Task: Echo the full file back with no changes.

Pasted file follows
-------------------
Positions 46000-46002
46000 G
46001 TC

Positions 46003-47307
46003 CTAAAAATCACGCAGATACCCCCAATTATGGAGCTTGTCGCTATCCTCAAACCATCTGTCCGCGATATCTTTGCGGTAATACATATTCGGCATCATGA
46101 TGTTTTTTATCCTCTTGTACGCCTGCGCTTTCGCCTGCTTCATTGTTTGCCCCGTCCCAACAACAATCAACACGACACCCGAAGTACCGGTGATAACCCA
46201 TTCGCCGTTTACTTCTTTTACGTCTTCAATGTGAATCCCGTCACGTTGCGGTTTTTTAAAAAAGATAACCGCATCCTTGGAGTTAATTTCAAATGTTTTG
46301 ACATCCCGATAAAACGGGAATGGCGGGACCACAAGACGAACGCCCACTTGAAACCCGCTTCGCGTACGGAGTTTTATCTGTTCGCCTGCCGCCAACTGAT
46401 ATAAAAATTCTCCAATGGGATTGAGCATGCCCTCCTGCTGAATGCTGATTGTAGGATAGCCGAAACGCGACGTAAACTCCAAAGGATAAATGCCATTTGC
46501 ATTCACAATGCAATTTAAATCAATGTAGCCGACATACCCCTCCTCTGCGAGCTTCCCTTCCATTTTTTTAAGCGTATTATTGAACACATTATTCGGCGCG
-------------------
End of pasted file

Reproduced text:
Positions 46000-46002
46000 G
46001 TC

Positions 46003-47307
46003 CTAAAAATCACGCAGATACCCCCAATTATGGAGCTTGTCGCTATCCTCAAACCATCTGTCCGCGATATCTTTGCGGTAATACATATTCGGCATCATGA
46101 TGTTTTTTATCCTCTTGTACGCCTGCGCTTTCGCCTGCTTCATTGTTTGCCCCGTCCCAACAACAATCAACACGACACCCGAAGTACCGGTGATAACCCA
46201 TTCGCCGTTTACTTCTTTTACGTCTTCAATGTGAATCCCGTCACGTTGCGGTTTTTTAAAAAAGATAACCGCATCCTTGGAGTTAATTTCAAATGTTTTG
46301 ACATCCCGATAAAACGGGAATGGCGGGACCACAAGACGAACGCCCACTTGAAACCCGCTTCGCGTACGGAGTTTTATCTGTTCGCCTGCCGCCAACTGAT
46401 ATAAAAATTCTCCAATGGGATTGAGCATGCCCTCCTGCTGAATGCTGATTGTAGGATAGCCGAAACGCGACGTAAACTCCAAAGGATAAATGCCATTTGC
46501 ATTCACAATGCAATTTAAATCAATGTAGCCGACATACCCCTCCTCTGCGAGCTTCCCTTCCATTTTTTTAAGCGTATTATTGAACACATTATTCGGCGCG